In class we discuss the option of buying an existing business. This is one of the three ways veterans can get into business and put their military skills to use as entrepreneurs. In this article, Urvaksh Karkaria, Staff Writer Atlanta Business Chronicle discusses an important aspect that's good news to vetrepreneurs who are thinking about buying an existing business. The article about the Atlanta market is a reflection of the US market. Do some research of the market in your area. The selling price for businesses in your area can flucuate for several different reasons. The key is understanding those reasons and factoring them into your decision of whether to buy an existing business.
Karkaria writes - 2015 was annus horribilis for Atlanta’s small business transaction market.
The median price of small businesses sold in metro Atlanta last year fell to $170,000, compared with $256,000 a year ago, according to online business listing service BizBuySell.com.
Of the 224 closed transactions reported to BizBuySell, businesses that sold in 2015 had a median annual revenue of $362,427, down from $533,634 a year earlier. It was also the lowest since 2010. Transaction volume in the Atlanta market rose 14 percent last year, versus the prior year.
The decline in year-over-year sale prices can be attributed partly to smaller businesses selling on the market, said Bob House, group general manager of BizBuySell.com and BizQuest.com. For instance, 64 restaurants were sold in 2015, versus 45 in 2014, and at a significantly lower median sale price, driving the overall median in Atlanta down, House said.
The price the buyer paid as a multiple of the company’s revenue in the Atlanta market was relatively unchanged last year, versus a year ago. The cash flow multiple declined 9 percent year-over-year.
Nationally, 2015 was a “year of stabilization” following robust small business transaction activity in 2013 and 2014, House said. “The prior two years saw a surge of business sales to clear the backlog of pent-up supply and demand coming out of the post recession years,” House said.
Nationally, 7,222 closed transactions were reported in 2015, nearly matching the 7,494 transactions in 2014, which was the highest year-end total reported since BizBuySell started tracking data in 2007.
Deal flow in 2015 remained flat with no significant changes in the number of closings at Atlanta-based business broker Walden Businesses. Even so, Walden had a good fourth quarter with sales prices of businesses coming in 7 percent higher versus the same period in 2014, President Sara Burden said.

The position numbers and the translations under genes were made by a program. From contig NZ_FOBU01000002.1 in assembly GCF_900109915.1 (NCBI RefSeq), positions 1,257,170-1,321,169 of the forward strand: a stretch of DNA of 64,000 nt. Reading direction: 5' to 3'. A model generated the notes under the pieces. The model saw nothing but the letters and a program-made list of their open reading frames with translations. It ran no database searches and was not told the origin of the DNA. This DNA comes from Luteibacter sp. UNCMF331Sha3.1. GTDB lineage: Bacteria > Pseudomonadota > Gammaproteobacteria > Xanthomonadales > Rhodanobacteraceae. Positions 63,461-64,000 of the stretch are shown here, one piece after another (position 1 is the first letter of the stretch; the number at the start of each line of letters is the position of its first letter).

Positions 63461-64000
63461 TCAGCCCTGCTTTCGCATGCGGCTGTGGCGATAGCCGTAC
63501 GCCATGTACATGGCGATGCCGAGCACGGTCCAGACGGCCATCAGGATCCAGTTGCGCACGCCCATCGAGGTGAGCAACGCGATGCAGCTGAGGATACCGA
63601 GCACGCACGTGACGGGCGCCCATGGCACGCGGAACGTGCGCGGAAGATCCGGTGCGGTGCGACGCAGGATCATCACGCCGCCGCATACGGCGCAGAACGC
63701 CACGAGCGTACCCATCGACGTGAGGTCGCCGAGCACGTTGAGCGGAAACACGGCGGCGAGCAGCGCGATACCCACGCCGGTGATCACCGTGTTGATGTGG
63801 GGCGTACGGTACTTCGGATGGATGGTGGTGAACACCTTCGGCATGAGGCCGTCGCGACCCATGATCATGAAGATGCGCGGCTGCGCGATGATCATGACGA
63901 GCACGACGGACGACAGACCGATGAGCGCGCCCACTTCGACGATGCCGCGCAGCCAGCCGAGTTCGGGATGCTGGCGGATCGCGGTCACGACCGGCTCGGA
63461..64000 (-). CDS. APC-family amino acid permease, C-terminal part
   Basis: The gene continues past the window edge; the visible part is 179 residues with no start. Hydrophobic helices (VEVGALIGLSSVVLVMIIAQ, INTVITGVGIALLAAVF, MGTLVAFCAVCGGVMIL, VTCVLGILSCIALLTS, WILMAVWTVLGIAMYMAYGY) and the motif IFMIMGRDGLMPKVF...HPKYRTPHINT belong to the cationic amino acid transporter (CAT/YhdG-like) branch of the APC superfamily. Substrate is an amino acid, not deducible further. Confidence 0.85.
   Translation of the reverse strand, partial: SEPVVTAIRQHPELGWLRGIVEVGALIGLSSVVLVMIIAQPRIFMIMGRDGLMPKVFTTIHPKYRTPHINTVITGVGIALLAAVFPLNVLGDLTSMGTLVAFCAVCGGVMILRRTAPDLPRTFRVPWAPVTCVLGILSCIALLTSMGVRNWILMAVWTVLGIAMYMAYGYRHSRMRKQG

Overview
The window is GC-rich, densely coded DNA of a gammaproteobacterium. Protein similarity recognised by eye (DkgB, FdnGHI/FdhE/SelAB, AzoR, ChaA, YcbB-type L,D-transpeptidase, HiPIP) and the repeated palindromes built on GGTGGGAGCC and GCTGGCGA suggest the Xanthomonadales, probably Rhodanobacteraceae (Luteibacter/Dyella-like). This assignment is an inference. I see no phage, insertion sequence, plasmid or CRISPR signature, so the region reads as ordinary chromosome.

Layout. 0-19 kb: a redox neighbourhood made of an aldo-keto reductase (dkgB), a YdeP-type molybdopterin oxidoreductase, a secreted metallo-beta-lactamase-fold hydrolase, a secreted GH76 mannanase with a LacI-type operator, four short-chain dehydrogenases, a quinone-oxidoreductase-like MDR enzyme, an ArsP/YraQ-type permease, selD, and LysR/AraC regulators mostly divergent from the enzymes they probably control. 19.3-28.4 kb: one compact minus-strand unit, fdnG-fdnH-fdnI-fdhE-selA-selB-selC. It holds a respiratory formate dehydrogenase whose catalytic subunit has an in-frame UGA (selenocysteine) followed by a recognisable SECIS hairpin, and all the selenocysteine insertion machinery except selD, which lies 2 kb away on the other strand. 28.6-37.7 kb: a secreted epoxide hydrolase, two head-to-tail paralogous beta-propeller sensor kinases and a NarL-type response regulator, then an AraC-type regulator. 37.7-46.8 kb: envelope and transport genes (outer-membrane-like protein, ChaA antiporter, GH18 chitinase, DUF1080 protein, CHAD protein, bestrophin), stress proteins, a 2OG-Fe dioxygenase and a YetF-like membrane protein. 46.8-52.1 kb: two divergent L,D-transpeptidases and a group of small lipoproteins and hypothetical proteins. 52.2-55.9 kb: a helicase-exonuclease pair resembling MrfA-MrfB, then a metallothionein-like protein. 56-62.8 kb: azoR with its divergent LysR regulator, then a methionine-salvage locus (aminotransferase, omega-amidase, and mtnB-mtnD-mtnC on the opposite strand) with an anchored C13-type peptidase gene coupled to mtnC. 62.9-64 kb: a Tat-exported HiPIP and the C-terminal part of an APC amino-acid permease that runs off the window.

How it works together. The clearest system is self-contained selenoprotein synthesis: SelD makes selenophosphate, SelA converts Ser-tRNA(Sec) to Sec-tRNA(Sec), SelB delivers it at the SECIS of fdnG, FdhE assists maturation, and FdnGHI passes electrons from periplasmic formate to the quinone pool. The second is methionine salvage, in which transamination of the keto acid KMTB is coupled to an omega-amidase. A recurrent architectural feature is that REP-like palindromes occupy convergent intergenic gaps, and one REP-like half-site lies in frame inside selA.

Walden saw strong activity in health-care and construction-related businesses during 2015.
“Deal sizes are getting larger each year with more of our clients’ businesses being sold to strategic buyers who are generally willing to pay more,” Burden said. “This is due to the economies of scale gained when combining markets, savings on back-office functions, cross-selling opportunities, and better volume buying.”
2015 began strong but seemed to slow in the last half of the year, noted Art Lennig, regional director at Murphy Business & Financial Corp. The year ended with a “slight increase” in small business transactions over 2014, though the prices those businesses commanded were “not significantly higher.”
Lennig is optimistic about the rest of the year. “It appears that many of the business owners that have been considering selling their business are now moving forward,” he said. “On the other side, there continues to be good buyer interest.”
Falling stock markets and the uncertainty typically associated with a presidential election year could impact the small business transaction market in 2016.
“A lot of people’s personal wealth and their ability to put a down payment for a business is tied to the stock market,” House said. A large pullback in the stock market could reduce the availability of capital and make potential buyers skittish about pulling the trigger.
On the flip side, key financial metrics that drive small business sales — median revenue, median cash flow — are at high-water marks, House said. The wave of retiring baby-boomers could provide further upward momentum.
“You’ve got all these boomers who are going to have to retire and exit their businesses sooner or later,” House said. “So, there should be a good supply of inventory coming on the market.”